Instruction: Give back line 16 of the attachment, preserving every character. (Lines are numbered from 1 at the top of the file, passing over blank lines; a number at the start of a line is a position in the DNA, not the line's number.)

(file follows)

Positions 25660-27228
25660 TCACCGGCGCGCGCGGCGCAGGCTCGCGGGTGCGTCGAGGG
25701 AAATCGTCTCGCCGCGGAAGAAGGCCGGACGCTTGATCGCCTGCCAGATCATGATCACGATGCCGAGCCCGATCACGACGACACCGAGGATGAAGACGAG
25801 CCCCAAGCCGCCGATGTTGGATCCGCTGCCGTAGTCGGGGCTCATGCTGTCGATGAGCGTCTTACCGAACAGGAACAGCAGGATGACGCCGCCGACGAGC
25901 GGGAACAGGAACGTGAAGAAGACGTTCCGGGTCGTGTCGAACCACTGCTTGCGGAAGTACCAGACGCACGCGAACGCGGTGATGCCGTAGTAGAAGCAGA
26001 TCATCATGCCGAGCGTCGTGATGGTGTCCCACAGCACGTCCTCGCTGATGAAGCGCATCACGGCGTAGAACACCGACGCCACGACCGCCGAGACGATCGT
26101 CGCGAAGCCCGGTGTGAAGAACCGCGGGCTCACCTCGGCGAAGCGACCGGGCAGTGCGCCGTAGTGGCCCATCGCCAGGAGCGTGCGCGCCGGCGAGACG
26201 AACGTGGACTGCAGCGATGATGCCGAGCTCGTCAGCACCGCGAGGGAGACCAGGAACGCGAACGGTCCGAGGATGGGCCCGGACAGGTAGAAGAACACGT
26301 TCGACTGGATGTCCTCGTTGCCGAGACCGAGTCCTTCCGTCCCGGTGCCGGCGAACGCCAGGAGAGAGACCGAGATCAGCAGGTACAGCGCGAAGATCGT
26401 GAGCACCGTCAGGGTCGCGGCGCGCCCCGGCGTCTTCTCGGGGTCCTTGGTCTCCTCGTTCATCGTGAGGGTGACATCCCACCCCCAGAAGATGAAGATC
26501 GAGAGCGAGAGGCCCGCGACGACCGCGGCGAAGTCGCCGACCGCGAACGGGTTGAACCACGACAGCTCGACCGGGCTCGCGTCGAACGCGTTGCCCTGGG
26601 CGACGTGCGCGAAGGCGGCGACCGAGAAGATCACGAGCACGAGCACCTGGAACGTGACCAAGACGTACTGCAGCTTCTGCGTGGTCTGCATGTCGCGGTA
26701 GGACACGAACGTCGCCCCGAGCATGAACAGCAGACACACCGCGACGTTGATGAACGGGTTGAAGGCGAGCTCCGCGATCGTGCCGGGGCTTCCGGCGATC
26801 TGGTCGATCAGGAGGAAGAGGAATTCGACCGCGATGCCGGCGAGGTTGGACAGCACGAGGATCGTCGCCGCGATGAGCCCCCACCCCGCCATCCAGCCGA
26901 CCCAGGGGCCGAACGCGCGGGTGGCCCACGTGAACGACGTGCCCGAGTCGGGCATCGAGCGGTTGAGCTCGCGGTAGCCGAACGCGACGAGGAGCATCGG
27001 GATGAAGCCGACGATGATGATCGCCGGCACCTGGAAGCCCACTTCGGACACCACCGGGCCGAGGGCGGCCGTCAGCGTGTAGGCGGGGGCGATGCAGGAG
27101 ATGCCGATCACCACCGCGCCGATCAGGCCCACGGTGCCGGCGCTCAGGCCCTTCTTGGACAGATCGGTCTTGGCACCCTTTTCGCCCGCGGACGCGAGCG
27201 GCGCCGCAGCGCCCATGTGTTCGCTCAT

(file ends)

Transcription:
27001 GATGAAGCCGACGATGATGATCGCCGGCACCTGGAAGCCCACTTCGGACACCACCGGGCCGAGGGCGGCCGTCAGCGTGTAGGCGGGGGCGATGCAGGAG